If it seems like everyone is on LinkedIn these days, it’s because they probably are. With the median number of years at one job at 4.years and 94% of recruiters using LinkedIn as a tool to vet candidates, it’s no wonder LinkedIn has become an active professional hub.

But don’t just slap your profile together and hope for the best. Below, members of Forbes Coaches Council discuss 10 common mistakes to be aware of so that you can rise above the competition.

whats-one-common-mistake-job-seekers-make-in-their-linkedin-profiles_

From left to right: Casey Carpenter, Adrienne Tom, Shannon Bradford, Julie Bondy Roberts, Cherly Lynch Simpson, Erin Kennedy, Mo Chanmugham, John O’Connor, Shauna C. Bryce, Leslie Mizerack. All photos courtesy of the individual members.

1. Writing Using ‘Resume-Speak Vs. Authentic Language’ 

A common mistake is to use canned “resume-speak” words that may be made up or overused. Why say, “Our cross-functional team implemented, proceduralized, and metricized our program under my leadership?” How about, “I lead the team that initiated the project, and we saw it through to completion. We came in ,000 under budget, three weeks prior to the deadline.”   – Casey CarpenterThe Sales Breakthrough Coach 

2. Content Misses The Mark 

Failing to demonstrate value to the target audience can cause confusion and lack of interest. To garner attention from prospective employers, job seekers must be selective and strategic in profile details, peppering in keywords and quantifiable evidence that is well-aligned with reader requirements. Robust details are great, but tailored content will boost visibility and reader retention.   – Adrienne TomCareer Impressions 

Read more…

Emerging Trends in Libraries for 2016 Stephen Abram, MLS

Why hirers use social media to screen candidates

by Dennis McCafferty Posted 054-29-2016

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A growing number of CIOs and other hiring managers are screening job candidates by checking out their social media pages, according to a recent survey from CareerBuilder. These managers are also using search engines to research prospects—with many indicating that they’ll rule out applicants entirely if they couldn’t find any information about them online. Supervisors in the IT industry are most likely to turn to social media/search engines for research here, looking for details that supports candidates’ fitness for a vacancy as well as a professional online persona. A great deal of survey respondents admit that they’ve eliminated people from consideration based upon what they’ve found out about them online. As for the biggest deal-killers? These would include provocative/inappropriate photos and/or videos of the prospective hire, as well as the posting of discriminatory comments and any “bad mouthing” of an employer. “Tools such as Facebook and Twitter enable employers to get a glimpse of who candidates are outside the confines of a resume or cover letter,” said Rosemary Haefner, chief human resources officer of CareerBuilder. “And with more and more people using social media, it’s not unusual to see the usage for recruitment to grow as well.” More than 2,185 hiring managers and HR pros, as well as more than 3,030 workers, took part in the research, which was conducted by Harris Poll. – See more at: http://www.cioinsight.com/it-management/careers/slideshows/why-hirers-use-social-media-to-screen-candidates.html#sthash.a3jll3XB.dpuf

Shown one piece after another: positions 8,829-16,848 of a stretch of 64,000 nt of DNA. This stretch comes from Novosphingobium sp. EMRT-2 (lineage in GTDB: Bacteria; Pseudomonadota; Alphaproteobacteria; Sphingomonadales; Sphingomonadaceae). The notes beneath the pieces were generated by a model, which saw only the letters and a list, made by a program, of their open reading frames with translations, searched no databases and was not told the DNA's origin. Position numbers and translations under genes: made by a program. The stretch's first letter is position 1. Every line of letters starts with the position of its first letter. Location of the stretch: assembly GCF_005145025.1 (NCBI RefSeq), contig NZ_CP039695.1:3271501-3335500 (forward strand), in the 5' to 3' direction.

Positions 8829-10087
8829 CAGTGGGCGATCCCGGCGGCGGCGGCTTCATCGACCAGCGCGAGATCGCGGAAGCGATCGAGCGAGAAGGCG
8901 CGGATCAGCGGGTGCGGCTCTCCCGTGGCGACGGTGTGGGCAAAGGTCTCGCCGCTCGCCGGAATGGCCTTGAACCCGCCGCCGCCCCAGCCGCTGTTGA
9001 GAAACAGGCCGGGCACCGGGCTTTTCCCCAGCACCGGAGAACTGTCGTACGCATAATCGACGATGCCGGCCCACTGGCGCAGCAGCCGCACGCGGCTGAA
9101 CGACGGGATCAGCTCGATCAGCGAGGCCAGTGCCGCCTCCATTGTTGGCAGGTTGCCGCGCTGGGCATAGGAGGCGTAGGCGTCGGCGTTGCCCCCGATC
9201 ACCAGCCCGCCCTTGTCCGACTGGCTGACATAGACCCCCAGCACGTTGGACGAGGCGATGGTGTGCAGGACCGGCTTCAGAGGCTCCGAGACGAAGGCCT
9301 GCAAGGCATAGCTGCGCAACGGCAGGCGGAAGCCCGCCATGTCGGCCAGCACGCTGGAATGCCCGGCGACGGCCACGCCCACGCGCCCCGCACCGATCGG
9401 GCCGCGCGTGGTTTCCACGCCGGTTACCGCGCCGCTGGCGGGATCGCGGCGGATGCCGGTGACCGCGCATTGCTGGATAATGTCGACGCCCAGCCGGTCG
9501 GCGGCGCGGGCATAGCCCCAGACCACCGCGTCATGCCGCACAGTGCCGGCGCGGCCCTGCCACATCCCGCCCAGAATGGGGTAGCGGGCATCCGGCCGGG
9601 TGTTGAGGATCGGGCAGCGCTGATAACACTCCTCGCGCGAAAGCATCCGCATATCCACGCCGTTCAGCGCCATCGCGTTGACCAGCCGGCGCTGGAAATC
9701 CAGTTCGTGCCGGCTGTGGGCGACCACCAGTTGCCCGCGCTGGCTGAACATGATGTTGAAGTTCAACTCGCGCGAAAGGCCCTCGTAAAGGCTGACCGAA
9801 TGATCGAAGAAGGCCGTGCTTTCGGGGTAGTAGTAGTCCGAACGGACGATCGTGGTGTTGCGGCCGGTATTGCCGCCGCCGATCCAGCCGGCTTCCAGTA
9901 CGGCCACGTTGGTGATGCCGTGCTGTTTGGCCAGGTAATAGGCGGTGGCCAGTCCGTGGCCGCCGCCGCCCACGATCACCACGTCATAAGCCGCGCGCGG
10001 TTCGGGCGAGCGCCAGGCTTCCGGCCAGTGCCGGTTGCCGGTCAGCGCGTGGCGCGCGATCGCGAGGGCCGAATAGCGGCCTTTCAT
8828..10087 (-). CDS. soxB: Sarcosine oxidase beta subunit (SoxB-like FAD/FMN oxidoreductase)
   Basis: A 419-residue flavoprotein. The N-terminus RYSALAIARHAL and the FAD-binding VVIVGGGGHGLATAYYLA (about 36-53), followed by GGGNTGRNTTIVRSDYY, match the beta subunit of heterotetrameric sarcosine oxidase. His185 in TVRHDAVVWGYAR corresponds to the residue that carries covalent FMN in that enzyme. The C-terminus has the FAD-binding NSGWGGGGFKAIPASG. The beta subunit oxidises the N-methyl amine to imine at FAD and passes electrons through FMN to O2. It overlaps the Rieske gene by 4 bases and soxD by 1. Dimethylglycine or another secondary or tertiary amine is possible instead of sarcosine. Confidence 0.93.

WHYY Public Media The future of libraries and why they still matter

 

With the rise of e-Books, Wikipedia, Google, and Smartphones, the way we access and consume information has changed dramatically. It used to be that we visited the local library to borrow a book, research a topic and read back issues of our favorite periodicals. In his new book, BiblioTECH: Why Libraries Matter More Than Ever in the Age of Google, John Palfrey argues that libraries still fill an important role in the community and are crucial in a democratic society. Libraries provide valuable public spaces where people of all ages can learn and exchange ideas, he says. In this hour of Radio Times, we’ll talk about the future of libraries and how they have adapted in the digital age with JOHN PALFREY who is Head of School at Phillips Academy in Andover, MA, and SIOBHAN REARDON, president and director of the Free Library of Philadelphia.

20 Bitesize Career Tips that are Easy to Digest by Sophie Deering

Sometimes we all need a little inspiration when it comes to our careers.

Well look no further, I have put together a list of my top 20 bitesize nuggets of wisdom, to help you with everything from job search, to office life.

bitesize

1) First impressions are critical.

People build a perception of you within 30 seconds of meeting you and these often stick, so make sure you get off on the right foot.

2) What you study at University does not have to dictate your career.

Don’t feel like your career path is set in stone. University can provide you with lots of transferrable skills that will benefit you in a number of industries, so do what you enjoy and feel passionate about, not what you feel obliged to.

3) In fact, you don’t necessarily need a degree.

Plenty of professionals go on to have a fulfilling and successful career without going to University. Sometimes natural talent trumps qualifications, so if you hard work alone can get you where you want to be.

4) Success is a marathon not a sprint.

Don’t expect things to happen overnight. Career success is the result of hard work and commitment over time.

5) Do not become defined by your job.

There is more to you than your job title, so don’t let it become your entire identity. It’s ok to have a life outside of work.  Read more…

About Sophie Deering is an Account Executive at Link Humans.